KW: Well, the danger with the Bali conference, as with any international summit on climate change is that it will produce a communique which reminds us that we have a problem. We already know we have a problem. We have enough communiques, we have enough speeches telling us how urgent the challenge is, how grave the threat. We need to see coming out of the Bali conference a decisive action . . . not just setting a timetable. What comes after the current commitment period -- the Kyoto protocol -- has to include a commitment to agree what the shared global goal is. We are suggesting a global goal should be a commitment to staying below 2 degrees centigrade -- and making cuts that are commensurate with that.
Critically, governments need to come away from Bali and really accelerate efforts to put in place national strategies, regional strategies and the international mechanism that will first deliver the mitigation and secondly provide financing to enable the world's most vulnerable people to cope with the climate change that is now inevitable. That is the twin challenge.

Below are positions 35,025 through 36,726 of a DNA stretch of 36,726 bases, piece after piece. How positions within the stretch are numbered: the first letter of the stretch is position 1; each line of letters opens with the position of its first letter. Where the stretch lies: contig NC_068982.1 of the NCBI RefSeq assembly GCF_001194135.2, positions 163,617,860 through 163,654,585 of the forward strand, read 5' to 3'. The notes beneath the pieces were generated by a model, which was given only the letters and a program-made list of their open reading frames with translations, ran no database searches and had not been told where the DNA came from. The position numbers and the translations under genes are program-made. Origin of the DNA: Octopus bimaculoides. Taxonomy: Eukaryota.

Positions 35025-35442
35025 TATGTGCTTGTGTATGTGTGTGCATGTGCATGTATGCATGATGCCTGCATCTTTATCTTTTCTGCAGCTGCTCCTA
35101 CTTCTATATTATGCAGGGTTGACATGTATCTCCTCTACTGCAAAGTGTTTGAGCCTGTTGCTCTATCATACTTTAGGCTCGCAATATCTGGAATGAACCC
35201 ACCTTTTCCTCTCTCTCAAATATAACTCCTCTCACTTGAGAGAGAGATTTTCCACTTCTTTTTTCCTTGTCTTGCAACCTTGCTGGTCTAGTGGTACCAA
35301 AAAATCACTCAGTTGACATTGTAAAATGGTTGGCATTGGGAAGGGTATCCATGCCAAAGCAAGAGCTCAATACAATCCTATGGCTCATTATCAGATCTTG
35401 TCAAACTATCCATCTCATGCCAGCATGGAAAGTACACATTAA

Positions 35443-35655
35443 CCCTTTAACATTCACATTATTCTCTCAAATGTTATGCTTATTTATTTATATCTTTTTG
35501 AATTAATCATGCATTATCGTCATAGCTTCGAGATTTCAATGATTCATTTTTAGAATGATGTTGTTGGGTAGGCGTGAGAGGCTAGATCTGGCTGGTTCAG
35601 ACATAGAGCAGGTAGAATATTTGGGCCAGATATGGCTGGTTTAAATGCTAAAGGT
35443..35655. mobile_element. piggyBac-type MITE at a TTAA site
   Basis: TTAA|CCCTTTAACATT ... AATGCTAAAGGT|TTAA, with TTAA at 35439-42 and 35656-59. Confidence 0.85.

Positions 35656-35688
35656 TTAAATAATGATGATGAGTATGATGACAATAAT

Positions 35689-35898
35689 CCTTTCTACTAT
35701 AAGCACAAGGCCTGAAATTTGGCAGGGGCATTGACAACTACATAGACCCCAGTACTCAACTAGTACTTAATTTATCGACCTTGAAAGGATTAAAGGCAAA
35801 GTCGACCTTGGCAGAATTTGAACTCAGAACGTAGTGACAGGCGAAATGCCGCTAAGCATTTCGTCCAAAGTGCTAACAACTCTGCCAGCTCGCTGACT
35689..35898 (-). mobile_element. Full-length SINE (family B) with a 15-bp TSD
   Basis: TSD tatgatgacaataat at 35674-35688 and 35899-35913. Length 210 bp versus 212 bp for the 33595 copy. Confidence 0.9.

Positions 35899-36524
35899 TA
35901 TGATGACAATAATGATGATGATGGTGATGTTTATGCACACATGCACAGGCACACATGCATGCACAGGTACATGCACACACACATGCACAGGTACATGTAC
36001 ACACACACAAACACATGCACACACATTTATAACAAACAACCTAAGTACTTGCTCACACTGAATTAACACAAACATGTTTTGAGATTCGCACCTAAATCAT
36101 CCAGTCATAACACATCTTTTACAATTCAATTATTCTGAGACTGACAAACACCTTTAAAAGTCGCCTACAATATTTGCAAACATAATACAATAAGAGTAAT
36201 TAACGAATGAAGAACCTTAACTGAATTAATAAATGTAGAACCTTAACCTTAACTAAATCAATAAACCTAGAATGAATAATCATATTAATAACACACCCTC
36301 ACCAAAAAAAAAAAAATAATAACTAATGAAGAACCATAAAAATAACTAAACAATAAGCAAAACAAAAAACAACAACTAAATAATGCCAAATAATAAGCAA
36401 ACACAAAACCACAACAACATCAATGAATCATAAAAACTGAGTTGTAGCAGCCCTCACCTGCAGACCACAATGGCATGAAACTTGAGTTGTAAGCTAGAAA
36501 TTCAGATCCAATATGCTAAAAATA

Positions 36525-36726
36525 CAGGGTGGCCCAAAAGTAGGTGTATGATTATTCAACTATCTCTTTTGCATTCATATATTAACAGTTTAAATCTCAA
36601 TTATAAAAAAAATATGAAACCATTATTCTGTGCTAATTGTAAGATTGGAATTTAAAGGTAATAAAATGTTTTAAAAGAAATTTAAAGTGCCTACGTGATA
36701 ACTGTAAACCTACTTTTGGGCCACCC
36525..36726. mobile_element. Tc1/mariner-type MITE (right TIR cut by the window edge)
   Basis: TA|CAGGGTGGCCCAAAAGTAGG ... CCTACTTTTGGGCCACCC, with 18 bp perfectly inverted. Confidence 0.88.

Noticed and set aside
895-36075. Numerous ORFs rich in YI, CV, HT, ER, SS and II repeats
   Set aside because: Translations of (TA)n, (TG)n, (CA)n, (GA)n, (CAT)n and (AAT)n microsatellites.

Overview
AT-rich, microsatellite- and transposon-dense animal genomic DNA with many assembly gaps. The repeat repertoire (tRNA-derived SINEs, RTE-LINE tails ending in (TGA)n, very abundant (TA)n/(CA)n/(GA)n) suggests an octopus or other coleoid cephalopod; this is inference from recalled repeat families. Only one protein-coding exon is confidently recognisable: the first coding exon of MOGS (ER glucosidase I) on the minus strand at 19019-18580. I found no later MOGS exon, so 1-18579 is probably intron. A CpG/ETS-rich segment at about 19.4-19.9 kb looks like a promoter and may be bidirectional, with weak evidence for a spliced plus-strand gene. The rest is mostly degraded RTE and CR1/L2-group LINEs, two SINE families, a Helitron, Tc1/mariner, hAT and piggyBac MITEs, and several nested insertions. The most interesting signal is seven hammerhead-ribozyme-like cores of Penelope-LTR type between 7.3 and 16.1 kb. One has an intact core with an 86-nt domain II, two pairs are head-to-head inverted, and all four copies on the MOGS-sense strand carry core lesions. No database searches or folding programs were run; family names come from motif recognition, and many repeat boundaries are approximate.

IPS: Do you think they really will face up to the challenge? Will the rich world really stop what you have called elsewhere 'political manoeuvring of deckchairs-on-the-Titanic variety'?
KW: Well I think there are encouraging signs. The debate on climate change is moving and I think we are starting to see real political leadership in some countries, and that is positive. The big hurdle that we face of course is that no country acting on its own -- however strong its political leadership -- can solve this problem. This is a collective action problem. And it will only be resolved by countries coming together.
Of course the countries in question are at very different levels of development, they have very different political systems, and they face very different constraints. But somehow we have to find a way of forging a common response to what is after all a shared threat.